Written by Master Sgt. Tanya Polk
U.S. Forces Afghanistan
Bagram Airfield, Afghanistan – The 101st Airborne Division (Air Assault) colors unfurled at Bagram Airfield, April 15th, during a ceremony that marked the beginning the unit’s fourth deployment to Afghanistan in the last decade.
Maj. Gen. Andrew Poppas, 101st Airborne Division commander, and Command Sgt. Maj. Todd Sims, 101st Airborne Division senior enlisted leader, uncased the division headquarters’ colors during a transfer of authority ceremony, officially assuming their new mission from the 3rd Infantry Division.
“The 101st Airborne Division is ready for this new ‘Rendezvous with Destiny,'” said Poppas during the ceremony. “Since the day I took command, our future was written, and we knew we were returning to Afghanistan and have trained specifically for this mission.”
Unlike the 101st Airborne Division’s past deployments to the country, which were focused in the eastern region, the division will oversee NATO’s train, advise and assist mission and U.S. counterterrorism operations nationwide.
“It is encouraging to see how much has changed, how much has progressed since we took command of Regional Command East on the 101st day of 2008,” said Poppas reflecting on the division’s time served in Afghanistan. “Not only are the Afghan National Defense and Security Forces fully responsible for Afghanistan’s security nationwide, but routinely conducting independent and combined arms operations. We have gone from an active combat role or partnered operations to merely training, advising and assisting these capable Afghan combat formations – a monumental and hard-fought achievement.”
Poppas, who replaces Maj. Gen. Leopoldo Quintas, 3rd Inf. Div. commander, will serve as both the Resolute Support deputy chief of staff for operations and U.S. Forces-Afghanistan deputy commanding general for operations.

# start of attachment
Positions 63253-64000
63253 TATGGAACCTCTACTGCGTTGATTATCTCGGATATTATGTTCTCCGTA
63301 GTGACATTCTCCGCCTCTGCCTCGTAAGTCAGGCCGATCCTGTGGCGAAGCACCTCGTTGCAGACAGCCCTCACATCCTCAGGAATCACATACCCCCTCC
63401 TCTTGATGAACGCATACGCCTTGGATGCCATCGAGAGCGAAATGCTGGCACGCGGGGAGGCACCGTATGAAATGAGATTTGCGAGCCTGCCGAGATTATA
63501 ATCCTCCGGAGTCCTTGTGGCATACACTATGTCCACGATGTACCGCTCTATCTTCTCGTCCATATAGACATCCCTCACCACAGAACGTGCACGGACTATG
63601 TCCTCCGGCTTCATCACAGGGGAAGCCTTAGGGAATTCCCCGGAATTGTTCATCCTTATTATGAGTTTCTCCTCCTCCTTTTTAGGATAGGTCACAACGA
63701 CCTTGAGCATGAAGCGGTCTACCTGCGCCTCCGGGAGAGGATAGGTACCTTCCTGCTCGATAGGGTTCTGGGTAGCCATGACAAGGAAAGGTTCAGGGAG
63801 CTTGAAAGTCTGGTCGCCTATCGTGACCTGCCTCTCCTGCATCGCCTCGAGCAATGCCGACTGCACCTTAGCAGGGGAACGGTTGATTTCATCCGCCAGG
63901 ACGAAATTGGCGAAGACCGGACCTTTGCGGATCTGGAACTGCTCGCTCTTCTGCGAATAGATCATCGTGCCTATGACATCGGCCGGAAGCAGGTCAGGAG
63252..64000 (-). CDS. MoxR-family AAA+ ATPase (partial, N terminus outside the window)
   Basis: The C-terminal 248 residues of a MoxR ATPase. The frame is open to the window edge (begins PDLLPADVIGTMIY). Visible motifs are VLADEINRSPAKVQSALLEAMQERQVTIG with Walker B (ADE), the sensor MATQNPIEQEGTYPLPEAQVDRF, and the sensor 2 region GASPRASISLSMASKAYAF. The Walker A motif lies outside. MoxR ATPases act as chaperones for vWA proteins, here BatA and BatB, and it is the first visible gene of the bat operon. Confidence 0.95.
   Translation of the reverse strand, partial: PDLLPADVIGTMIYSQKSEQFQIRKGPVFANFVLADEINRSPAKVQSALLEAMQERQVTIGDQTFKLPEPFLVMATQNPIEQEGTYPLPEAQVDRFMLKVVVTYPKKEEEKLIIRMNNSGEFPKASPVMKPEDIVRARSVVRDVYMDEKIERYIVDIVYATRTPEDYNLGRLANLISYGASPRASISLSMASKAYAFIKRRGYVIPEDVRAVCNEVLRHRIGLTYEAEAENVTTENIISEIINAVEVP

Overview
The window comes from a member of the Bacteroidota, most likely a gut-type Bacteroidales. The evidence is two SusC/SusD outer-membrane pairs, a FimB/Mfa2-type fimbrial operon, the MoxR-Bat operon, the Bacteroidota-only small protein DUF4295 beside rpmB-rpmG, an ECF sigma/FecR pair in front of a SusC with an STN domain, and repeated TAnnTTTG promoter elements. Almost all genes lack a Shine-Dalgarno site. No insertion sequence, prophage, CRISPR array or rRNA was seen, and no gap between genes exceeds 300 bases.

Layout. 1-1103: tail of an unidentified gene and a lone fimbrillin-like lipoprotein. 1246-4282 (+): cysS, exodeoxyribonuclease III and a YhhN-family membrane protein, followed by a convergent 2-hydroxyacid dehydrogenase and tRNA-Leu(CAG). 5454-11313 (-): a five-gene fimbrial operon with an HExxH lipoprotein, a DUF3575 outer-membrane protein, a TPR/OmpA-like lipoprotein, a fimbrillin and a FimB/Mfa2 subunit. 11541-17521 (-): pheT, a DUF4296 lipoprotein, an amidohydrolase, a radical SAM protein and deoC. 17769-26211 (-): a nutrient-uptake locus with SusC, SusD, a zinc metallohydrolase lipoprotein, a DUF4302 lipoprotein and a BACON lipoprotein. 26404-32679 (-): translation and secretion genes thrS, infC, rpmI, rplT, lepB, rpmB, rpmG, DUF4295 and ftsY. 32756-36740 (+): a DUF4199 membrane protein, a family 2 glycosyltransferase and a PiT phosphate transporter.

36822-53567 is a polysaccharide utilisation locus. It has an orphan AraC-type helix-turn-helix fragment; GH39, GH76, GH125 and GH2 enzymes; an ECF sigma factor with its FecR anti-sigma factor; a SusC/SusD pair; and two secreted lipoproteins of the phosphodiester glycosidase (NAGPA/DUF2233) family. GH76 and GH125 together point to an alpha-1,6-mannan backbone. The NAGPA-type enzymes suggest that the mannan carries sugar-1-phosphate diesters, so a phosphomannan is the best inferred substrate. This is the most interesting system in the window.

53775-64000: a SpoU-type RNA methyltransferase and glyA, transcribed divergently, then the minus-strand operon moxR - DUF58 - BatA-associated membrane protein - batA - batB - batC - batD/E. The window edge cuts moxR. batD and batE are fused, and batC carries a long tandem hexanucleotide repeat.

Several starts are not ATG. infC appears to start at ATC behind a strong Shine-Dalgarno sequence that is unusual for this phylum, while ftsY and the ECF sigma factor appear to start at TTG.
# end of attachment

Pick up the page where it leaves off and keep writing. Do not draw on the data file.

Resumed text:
As the strategic environment changed in Afghanistan, Quintas and the 3rd Inf. Div. transitioned from the U.S. Forces-Afghanistan National Support Element to the Deputy Chief of Staff for Operations role, here, March 9th. In this new role, the Deputy Chief of Staff for Operations helps synchronize all operations in Afghanistan for both support functions and combat-enabling functions, and orchestrates and integrates the train, advise and assist mission with the Afghan National Defense Security Forces at the tactical level.
Gen. John Nicholson, Resolute Support and U.S. Forces Afghanistan commander, presided over the transfer of authority ceremony, and said that the 3rd Inf. Div. implemented and executed this new operational role superbly during their deployment.
“I couldn’t think of two better outfits to have here in Afghanistan at the same time,” said Nicholson about the Dog Faced Soldiers and the Screaming Eagles. “I feel really fortunate that we’ve been blessed with these two fine divisions to serve here.”
With their division colors now cased, the 3rd Inf. Div. headquarters returns to Fort Stewart, Georgia, after completing a nine-month deployment.
Poppas also praised the 3rd Inf. Div.’s accomplishments and added that he and the 101st Airborne Division are committed to building upon their successes.
“Soldiers of this division are as bright and innovative as they are lethal,” said Poppas. “They have built the 75-year legacy of heroism we enjoy today. We are honored to apply it once again, in our new role to train, advise and assist our Afghan partners. Our new team will continue to work with Afghan National Defense and Security Forces as they continue to seize the initiative and drive our common enemies to reconciliation, or capitulation.”
Nicholson said that he was impressed with the training and groundwork the 101st Airborne Division conducted prior to departing Fort Campbell, Kentucky, for their Afghanistan mission, to include the successful completion of three warfighter exercises.
“You have the perfect command to do it with the level of preparation,” Nicholson said to Poppas. “We could not have a better unit to fill these big shoes.”
Poppas expressed his supreme confidence in his staff’s ability to carry out their new mission and enable the Afghan National Defense Security Forces’ continued progress.
“The hard-won gains in Afghanistan, by the Afghans and NATO, remain fragile, but are worth defending,” said Poppas. “I look forward to working alongside each to bring peace and stability to this nation.